The concert hall at the Sydney Opera House holds 2,700 people. This blog was viewed about 11,000 times in 2014. If it were a concert at Sydney Opera House, it would take about 4 sold-out performances for that many people to see it.
It’s been a hella crazy year. I released a book with Turquoise Morning Press and prepared two more for release early next year. I self-published a novella and sent my boy to preschool, where he learned stuff and flourished. And the best thing is that I continued my friendships with a bunch of awesome writer and reader friends, and met new ones!
To everyone that’s read Isla’s Inheritance, left a review, or even just provided moral support during this crazy ride: I LOVE YOU GUYS!
It’s Christmas here and, although I’m not religious, I love it because I have a small boy and he loves it. Plus, what’s not to love about catching up with family and friends, and eating delicious food? Nothing, that’s what!
It’s a tradition (three years running now) that I celebrate Christmas on the blog with a song. So here’s one for the whole family. Merry Christmas (or other holiday of your choice).
I want to write something on the Sydney siege at the Lindt café, which ended so tragically early this morning. But at times like this, words fail me. When I think about what the poor hostages and their families went through my brain responds with a welter of feeling that basically translates to NOPE.
Still, I’m going to try and get something down here. Please bear with me.
I don’t live in Sydney. But I know the Lindt café—my son had a series of tests done at the Sydney Eye Hospital, just across the road from Martin Place, back in February. We had afternoon tea at the café; the food, drink and service were all excellent, and it was definitely the high point of our trip. (The photo above is one I snapped on my phone, probably giddy with delight … and sugar.)
I’m the sort of person that tends to take refuge in humour when I’m anxious or upset. Laugh or cry, I guess you’d say. When I heard about the siege yesterday morning, one of my first thoughts after I’d confirmed the whereabouts of friends who work in the CBD was, “What kind of madman has such a beef with coffee and chocolate?!”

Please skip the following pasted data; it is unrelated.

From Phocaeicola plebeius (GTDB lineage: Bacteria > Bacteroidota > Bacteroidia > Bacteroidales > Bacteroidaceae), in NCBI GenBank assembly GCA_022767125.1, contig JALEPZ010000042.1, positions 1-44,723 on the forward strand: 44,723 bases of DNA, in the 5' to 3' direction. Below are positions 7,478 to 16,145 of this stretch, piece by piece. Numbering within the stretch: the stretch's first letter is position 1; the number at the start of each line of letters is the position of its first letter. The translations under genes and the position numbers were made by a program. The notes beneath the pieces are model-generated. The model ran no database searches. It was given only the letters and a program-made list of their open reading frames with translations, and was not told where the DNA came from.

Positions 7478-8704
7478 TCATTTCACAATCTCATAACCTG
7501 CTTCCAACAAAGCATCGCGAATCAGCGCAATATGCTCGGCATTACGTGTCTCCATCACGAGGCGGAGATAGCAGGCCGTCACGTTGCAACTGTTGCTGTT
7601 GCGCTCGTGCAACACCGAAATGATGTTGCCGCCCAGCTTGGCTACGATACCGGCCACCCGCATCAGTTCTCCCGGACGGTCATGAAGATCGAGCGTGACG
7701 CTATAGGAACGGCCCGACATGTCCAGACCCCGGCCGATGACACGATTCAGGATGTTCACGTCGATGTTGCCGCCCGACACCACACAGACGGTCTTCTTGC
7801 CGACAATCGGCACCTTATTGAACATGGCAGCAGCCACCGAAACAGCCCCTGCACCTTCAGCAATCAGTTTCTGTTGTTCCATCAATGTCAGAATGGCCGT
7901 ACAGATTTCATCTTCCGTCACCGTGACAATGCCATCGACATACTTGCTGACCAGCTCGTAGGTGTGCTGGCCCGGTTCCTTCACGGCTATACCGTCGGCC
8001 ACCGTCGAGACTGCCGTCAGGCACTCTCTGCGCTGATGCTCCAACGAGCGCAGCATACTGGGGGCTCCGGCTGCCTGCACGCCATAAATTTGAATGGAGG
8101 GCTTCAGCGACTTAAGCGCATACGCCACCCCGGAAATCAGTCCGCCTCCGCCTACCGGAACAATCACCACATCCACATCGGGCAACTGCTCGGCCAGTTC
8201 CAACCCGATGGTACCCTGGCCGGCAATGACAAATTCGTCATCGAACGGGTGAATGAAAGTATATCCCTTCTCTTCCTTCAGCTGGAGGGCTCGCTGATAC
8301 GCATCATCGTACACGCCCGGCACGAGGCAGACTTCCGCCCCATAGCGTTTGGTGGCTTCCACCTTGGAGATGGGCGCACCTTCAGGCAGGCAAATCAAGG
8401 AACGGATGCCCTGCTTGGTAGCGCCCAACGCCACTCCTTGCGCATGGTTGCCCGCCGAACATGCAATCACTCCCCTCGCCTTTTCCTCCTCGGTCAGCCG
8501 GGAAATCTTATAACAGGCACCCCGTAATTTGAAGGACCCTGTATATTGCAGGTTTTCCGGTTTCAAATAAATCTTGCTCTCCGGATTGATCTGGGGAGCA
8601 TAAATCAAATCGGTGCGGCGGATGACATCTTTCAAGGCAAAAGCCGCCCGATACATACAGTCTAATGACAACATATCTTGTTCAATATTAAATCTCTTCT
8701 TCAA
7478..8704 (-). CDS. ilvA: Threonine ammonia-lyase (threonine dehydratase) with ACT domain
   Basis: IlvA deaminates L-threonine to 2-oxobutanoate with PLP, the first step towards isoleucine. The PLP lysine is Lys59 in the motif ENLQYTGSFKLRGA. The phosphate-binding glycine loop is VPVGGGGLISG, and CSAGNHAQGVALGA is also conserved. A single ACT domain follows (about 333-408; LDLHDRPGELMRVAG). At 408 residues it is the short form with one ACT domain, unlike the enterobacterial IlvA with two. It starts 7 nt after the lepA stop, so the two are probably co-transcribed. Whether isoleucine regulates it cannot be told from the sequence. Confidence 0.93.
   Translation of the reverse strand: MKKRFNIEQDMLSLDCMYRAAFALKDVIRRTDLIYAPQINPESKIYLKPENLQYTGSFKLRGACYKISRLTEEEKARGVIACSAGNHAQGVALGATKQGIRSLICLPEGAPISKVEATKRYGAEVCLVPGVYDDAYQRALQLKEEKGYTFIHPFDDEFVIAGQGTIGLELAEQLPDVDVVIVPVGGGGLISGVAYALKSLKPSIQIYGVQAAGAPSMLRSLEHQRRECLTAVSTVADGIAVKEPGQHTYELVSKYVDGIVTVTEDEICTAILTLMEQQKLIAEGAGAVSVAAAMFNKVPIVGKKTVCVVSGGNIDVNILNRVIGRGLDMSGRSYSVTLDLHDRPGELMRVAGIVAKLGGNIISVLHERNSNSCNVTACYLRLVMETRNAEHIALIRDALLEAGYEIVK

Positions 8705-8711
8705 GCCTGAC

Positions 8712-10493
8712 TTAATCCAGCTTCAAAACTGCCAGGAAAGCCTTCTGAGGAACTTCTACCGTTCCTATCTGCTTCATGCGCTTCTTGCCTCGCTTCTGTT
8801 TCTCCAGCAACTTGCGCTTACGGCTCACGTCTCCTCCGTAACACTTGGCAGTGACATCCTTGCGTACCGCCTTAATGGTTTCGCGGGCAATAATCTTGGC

So I tried to laugh. I’ve done my share of crying too.
The first thing I encountered when I logged onto Twitter after work yesterday was a racist tweet from someone purporting to be Jewish, tarring all Muslims with the same hateful brush as the gunman. The second was from the Australian Defence League, a bunch of bogan wankers who are our equivalent of the Westbro Baptist Church. Only dumber. They were attempting to incite a riot.
It made me feel sick, and the idea that there might be some sort of racist backlash against innocent Muslims filled me with dread. Aside from anything else, you just know that’s what this nutjob was hoping for—because creating that sort of backlash might result in young Muslims who see their hijab-wearing relatives hurt being radicalised. It’s a win for the bad guys.
Still, then something amazing happened. A woman on a train yesterday afternoon saw a Muslim lady take her hijab off and hide it.
Seeing this, another woman, @sirtessa, started a hashtag with the details of which bus she catches: #illridewithyou (Read more here. It’s powerful stuff.) And suddenly everyone was tweeting what bus or train they’d be on this morning, volunteering to ride with anyone who was afraid of retaliation.
This is one of the reasons I cried, you guys. Australians like to make a lot of “mateship”—that sense that we’re all in it together, and that you look out for others. “Mate” is defined pretty broadly at times, to include anyone you have something in common with. Some days I’ve felt like it’s all words. #illridewithyou proved me wrong.
It was breathtaking. It made me teary. And I’m proud to be Australian.
My thoughts are with the families and friends of the hostages that died, and with the surviving hostages and their families. I can’t imagine how you are all feeling right now. I hope those that were injured, including the police officer, recover swiftly, and that all the hostages are able to heal mentally as well.
I don’t take public transport, given the peculiarities of my circumstances. Still. If I did, I’d ride with you.